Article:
The events of Pope John Paul II’s death and the beginning of Benedict XVI’s papacy are awesome reminders of the Catholic Church’s religious, social and political power. And there is no more appropriate word than awesome when describing the effect of Church architecture, traditional forms of religious art, the rituals, and the focus of doctrine.
The Church and State’s control over the populace is explored in José Antonio Maravall’s Culture of the Baroque — Analysis of a Historical Structure (University of Minnesota Press, 1986). In it, he describes the baroque method of instilling ‘terror’ and awe in the viewer through the exaggeration of detail, pattern and scale in architectural spaces, paintings and theatrical effects.
Expressionist art, art of the extreme: E.W. Hesse spoke about the “baroque aesthetic of exaggeration and surprise, invented to evoke wonder in the public.” Ultimately, it is a culture of exaggeration and, as such, a violent culture, not because it proposed violence and was dedicated to demonstrating it (although there was also much of this) but because the presentation of the world offered to us by the baroque artist strives to make us feel amazed, moved, by the instances of violent tension that occur and that it holds: landscapes darkened by stormy violence; human figures in “fierce postures”; ruins that tell us of the uncontainable destructive force of time upon the solid work of the human being; and violence grasped in its suffering and tenderness, which grants a greater vibrancy to the baroque creation. All of this can, in part, be mannerism — there is no doubt that the baroque movement inherited many things from mannerist attempts; but now, although gesticulation remains very important, the dramatic element of expression takes precedence, to the extent that expression openly articulates instances of extreme tension in the human experience of things and of other human beings.
This is exactly the effect on me when I first entered St. Peter’s Basillica in Rome. I was both dumbstruck at the immensity of the Church, my Church, and conflicted by the immense display of wealth and naked power — not my Church.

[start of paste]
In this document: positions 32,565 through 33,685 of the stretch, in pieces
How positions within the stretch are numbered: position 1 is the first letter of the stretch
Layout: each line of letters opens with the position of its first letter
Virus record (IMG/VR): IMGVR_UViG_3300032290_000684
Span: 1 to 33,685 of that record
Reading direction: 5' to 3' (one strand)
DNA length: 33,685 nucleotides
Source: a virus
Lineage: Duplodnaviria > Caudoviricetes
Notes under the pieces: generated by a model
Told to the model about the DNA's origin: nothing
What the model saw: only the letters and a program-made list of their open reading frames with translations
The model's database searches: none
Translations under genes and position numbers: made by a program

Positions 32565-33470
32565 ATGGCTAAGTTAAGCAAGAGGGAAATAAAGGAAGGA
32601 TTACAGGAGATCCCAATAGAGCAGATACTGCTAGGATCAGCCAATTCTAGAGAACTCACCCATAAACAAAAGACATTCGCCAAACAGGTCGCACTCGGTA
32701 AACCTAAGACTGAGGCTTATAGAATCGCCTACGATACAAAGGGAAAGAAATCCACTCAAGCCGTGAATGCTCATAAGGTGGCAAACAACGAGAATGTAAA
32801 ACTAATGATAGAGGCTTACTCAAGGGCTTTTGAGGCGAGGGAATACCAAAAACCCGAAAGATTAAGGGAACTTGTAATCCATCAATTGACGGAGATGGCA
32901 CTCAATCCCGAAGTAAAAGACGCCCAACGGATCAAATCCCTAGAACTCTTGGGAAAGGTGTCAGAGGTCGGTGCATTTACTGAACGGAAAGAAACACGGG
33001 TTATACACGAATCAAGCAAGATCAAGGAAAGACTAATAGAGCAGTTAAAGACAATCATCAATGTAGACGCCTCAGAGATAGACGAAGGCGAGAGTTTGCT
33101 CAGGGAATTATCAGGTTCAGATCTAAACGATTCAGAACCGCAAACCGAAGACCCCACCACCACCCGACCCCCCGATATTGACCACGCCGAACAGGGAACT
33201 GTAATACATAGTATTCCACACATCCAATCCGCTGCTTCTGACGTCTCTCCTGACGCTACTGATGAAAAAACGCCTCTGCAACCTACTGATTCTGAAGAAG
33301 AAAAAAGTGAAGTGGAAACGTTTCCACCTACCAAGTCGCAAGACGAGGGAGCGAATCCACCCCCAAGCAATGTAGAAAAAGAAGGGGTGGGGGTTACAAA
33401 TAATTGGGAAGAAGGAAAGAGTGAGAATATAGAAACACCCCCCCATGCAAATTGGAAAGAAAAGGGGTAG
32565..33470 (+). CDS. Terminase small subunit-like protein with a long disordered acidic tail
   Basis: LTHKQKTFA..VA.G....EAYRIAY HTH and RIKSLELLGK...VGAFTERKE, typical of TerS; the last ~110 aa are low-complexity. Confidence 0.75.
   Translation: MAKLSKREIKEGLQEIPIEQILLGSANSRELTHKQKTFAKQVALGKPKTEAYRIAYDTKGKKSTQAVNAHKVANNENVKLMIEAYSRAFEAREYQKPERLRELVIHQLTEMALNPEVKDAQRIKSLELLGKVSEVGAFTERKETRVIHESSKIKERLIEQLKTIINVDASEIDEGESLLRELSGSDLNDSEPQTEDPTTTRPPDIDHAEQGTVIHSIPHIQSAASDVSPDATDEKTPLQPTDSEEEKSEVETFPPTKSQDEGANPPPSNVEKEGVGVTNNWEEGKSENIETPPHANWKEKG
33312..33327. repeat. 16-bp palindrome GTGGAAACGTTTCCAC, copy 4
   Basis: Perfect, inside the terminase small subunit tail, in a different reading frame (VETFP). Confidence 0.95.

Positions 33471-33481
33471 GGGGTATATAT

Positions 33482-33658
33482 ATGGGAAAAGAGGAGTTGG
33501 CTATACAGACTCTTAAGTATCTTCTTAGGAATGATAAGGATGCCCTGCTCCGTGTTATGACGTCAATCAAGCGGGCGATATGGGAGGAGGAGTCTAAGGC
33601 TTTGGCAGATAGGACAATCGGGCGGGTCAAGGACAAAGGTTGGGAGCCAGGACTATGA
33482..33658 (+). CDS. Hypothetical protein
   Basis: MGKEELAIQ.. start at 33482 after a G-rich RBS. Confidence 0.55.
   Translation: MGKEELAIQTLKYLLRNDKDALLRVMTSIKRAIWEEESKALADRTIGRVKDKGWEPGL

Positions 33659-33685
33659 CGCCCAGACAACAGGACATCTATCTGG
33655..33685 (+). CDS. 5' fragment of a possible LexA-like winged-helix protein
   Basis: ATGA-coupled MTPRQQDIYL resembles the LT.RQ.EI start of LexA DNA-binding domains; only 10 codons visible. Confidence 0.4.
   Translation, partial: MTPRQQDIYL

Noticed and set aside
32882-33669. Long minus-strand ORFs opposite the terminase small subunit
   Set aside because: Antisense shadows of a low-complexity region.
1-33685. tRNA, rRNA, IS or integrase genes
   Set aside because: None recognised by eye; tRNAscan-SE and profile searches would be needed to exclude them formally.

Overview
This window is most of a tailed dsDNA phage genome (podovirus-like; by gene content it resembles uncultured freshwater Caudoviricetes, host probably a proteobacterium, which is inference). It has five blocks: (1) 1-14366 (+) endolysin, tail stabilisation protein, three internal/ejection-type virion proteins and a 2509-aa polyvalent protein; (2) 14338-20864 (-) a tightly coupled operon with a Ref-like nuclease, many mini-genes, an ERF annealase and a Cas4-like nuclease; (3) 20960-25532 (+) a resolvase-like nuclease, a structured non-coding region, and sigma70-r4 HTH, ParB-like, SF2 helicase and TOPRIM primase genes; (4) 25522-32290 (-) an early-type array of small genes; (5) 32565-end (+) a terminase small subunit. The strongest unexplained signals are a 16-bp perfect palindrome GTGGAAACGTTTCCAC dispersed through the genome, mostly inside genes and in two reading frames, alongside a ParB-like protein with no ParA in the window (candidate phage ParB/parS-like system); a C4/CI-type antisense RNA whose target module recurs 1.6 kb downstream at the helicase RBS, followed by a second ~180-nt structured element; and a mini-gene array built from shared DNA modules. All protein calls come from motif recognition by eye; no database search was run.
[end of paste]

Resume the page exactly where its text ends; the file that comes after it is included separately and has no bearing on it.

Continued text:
My experience as a young Catholic in the 1970’s was a world apart from Rome. As an exchange student, going to Mass in Italy was an exercise in fear. Italians prayed with what I interpreted as an anxious trepidation; while back home, we were all sunshine and smiles. We attended with ease and humor, sometimes in shorts and sandals, and weren’t shocked to see the occasional guitar or hear the occasional joke. Italy had Michelangelo and Bernini, we had Lorraine Schneider and Lorraine Schneider knockoffs.
As I recently joined Catholics around the world digging through Joseph Cardinal Ratzinger’s published works (written as prefect of the Congregation for Doctrine of the Faith, nee the Inquisition), I came across an interesting chapter on Art.
Contemporary culture turned away from the faith and trod another path, so that faith took flight in historicism, the copying of the past, or else attempted compromise or lost itself in resignation and cultural abstinence.
The last of these led to a new iconoclasm, which has frequently been regarded as virtually mandated by the Second Vatican Council. The destruction of images, the first signs of which reach back to the 1920s, eliminated a lot of kitsch and unworthy art, but ultimately it left behind a void, the wretchedness of which we are now experiencing in a truly acute way.
Where do we go from here? Today we are experiencing not just a crisis of sacred art, but a crisis of art in general of unprecedented proportions.
The crisis of art for its part is a symptom of the crisis of man’s very existence. The immense growth in man’s mastery of the material world has left him blind to the questions of life’s meaning that transcend the material world. We might almost call it a blindness of the spirit. The questions of how we ought to live, how we can overcome death, whether existence has a purpose and what it is — to all these questions there is no longer a common answer.
Positivism, formulated in the name of scientific seriousness, narrows the horizon to what is verifiable, to what can be proved by experiment; it renders the world opaque.
True, it still contains mathematics, but the logos that is the presupposition of the mathematics and its applicability is no longer evident. Thus our world of images no longer surpasses the bounds of sense and appearance, and the flood of images that surrounds us really means the end of the image.
If something cannot be photographed, it cannot be seen. In this situation, the art of the icon, sacred art, depending as it does on a wider kind of seeing, becomes impossible.
What is more, art itself, which in impressionism and expressionism explored the extreme possibilities of the sense of sight, becomes literally object-less. Art turns into experimenting with self-created worlds, empty “creativity”, which no longer perceives the Creator Spiritus, the Creator Spirit. It attempts to take his place, and yet, in so doing, it manages to produce only what is arbitrary and vacuous, bringing home to man the absurdity of his role as creator.
Again we must ask: Where do we go from here? Let us try to sum up what we have said so far and to identify the fundamental principles of an art ordered to divine worship.
1. The complete absence of images is incompatible with faith in the Incarnation of God. God has acted in history and entered into our sensible world, so that it may become transparent to Him. Images of beauty, in which the mystery of the invisible God becomes visible, are an essential part of Christian worship. There will always be ups and downs in the history of iconography, upsurge and decline, and therefore periods when images are somewhat sparse. But they can never be totally lacking. Iconoclasm is not a Christian option.